We need to cut emissions on a massive scale: a solution to carbon sequestration?

Carbon capture is the solution to the climate crisis, but only if we act now.

Or so the speakers at Climworks Air Capture Summit 2021.

The event, which runs from 14 to 15 September, explores the full potential of Direct Air Capture (DAC) technology.

DAC is a technology that captures CO2 from the atmosphere and either stores it underground or repurposes it for food and fuel.

This has been touted as a key method to keep emissions below 1.5 degrees, with Climeworks CEO and founder Jan Wurzbacher saying, “We need to remove carbon dioxide on a fairly significant scale. By the middle of the century, we need to remove 10 billion tons every year.” DAC, he says, is capable of doing just that.

FROM KS26 – The upcoming UN climate summit – in just a few months, finding solutions to the problems associated with reducing carbon emissions should be a big topic of discussion. But without cooperation, funding, and the right investment in infrastructure, experts from the world’s leading DAC companies fear the world could miss the boat.

The time has come to act now

“What if the numbers we have for carbon removal are too conservative?” asks Nicholas Eisenberg of Global Thermostat on the first day of the Climeworks summit.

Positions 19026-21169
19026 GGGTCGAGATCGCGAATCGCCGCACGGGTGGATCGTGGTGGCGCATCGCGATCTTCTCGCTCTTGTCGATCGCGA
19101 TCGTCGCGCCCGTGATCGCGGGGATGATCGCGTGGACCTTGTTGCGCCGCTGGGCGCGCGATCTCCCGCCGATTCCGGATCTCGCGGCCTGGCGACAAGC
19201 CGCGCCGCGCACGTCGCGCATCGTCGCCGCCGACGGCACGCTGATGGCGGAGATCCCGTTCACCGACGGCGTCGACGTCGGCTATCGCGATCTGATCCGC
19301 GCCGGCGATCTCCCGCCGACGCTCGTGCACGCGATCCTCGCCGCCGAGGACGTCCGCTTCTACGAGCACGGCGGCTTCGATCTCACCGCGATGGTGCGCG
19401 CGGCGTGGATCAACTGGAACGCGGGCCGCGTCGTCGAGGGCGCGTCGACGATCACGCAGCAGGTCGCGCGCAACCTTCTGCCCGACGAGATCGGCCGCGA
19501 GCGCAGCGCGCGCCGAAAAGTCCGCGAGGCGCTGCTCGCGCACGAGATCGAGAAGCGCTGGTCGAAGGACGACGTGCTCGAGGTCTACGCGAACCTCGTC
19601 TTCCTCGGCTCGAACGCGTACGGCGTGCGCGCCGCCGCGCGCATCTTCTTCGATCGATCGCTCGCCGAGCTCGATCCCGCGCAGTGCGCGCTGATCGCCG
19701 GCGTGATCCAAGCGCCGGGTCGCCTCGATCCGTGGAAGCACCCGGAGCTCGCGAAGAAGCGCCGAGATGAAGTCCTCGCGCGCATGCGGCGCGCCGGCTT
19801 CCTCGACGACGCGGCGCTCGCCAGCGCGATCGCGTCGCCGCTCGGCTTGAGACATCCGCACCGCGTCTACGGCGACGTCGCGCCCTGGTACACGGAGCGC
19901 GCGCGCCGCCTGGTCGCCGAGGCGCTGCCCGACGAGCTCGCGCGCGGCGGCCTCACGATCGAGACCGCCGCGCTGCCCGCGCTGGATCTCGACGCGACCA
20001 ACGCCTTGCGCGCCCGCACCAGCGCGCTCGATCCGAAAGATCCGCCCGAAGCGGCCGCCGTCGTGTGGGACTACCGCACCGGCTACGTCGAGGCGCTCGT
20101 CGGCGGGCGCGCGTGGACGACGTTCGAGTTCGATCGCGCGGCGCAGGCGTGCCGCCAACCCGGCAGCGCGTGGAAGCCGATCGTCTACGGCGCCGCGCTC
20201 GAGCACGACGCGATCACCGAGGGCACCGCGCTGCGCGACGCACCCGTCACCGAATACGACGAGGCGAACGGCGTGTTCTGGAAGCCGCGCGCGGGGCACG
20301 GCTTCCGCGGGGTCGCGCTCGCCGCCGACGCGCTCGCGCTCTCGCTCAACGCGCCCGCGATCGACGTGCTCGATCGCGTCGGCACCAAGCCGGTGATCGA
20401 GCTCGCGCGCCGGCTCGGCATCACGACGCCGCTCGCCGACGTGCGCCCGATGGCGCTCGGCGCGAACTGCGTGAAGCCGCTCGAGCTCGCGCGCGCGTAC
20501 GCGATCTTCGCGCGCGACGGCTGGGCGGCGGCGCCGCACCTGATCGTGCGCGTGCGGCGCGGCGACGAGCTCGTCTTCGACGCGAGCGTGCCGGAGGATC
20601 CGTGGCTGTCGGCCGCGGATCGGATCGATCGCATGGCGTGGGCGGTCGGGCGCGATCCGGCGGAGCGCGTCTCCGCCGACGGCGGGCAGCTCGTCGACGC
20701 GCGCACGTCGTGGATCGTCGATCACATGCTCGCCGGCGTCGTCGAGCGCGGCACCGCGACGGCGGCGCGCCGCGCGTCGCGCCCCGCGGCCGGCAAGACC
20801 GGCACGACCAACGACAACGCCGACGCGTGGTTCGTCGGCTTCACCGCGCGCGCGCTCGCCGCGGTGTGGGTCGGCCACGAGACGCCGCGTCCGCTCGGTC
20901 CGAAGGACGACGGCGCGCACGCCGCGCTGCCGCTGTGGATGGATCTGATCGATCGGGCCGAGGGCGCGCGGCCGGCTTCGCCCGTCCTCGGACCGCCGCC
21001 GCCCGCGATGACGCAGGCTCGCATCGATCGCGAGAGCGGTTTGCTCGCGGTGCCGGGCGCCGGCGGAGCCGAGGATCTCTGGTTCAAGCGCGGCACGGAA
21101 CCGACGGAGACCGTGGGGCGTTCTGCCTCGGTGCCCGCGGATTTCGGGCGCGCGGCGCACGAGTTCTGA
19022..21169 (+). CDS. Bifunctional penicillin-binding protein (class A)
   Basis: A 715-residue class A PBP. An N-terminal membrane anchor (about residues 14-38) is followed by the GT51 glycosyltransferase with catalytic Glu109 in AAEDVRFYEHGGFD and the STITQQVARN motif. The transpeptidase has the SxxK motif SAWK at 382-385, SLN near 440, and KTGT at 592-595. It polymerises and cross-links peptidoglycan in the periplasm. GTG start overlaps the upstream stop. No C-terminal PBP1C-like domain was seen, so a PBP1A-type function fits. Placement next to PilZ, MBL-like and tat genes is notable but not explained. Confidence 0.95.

“We already have very little time – less than 20 years to achieve our goals. Climate science is telling us that by 2030 we should start increasing the climate capture curve.”

Every quarter starts to matter, every calendar month starts to matter, the managing partner warns.

Eisenberg advises the global community to work to mimic the rapid deployment, funding and infrastructure that took place with the rise of solar energy.

“If we have to try to scale in 10 to 15 years it will cost a lot more, we definitely need to start those rollouts now.”

Government Infrastructure Needed to Make DAC Effective

Although the DAC is a fully functional technology, there is skepticism about how well it can work in practice. Some attribute this to the fact that factories take up land, as well as high costs and energy costs. Simply put, a huge amount of infrastructure is required to run the technology.

Amy Ruddock, vice president of carbon engineering in Europe, explained that policies are urgently needed to make DAC an effective option to reverse and combat the negative effects of climate change.

“What is the revenue stream from clearing our skies?” she asks the summit participants.

“There has to be a clear source of income, and this is where the government needs to intervene.”

While costs are high now, they will be much higher if temperatures continue to rise, she says.

Adding that fears of land impacts may be unfounded, Ruddock also says that less use of land and water through carbon capture technologies means the global community has the opportunity to pursue two goals at the same time, such as carbon capture and wildlife restoration.

Although the technology is in its infancy, the optimism of all the speakers at the Climeworks summit was evident.

As Hans de Neve, co-founder of Carbyon, puts it, “The climate catastrophe has caught the public’s attention — people are asking regulators to do something.”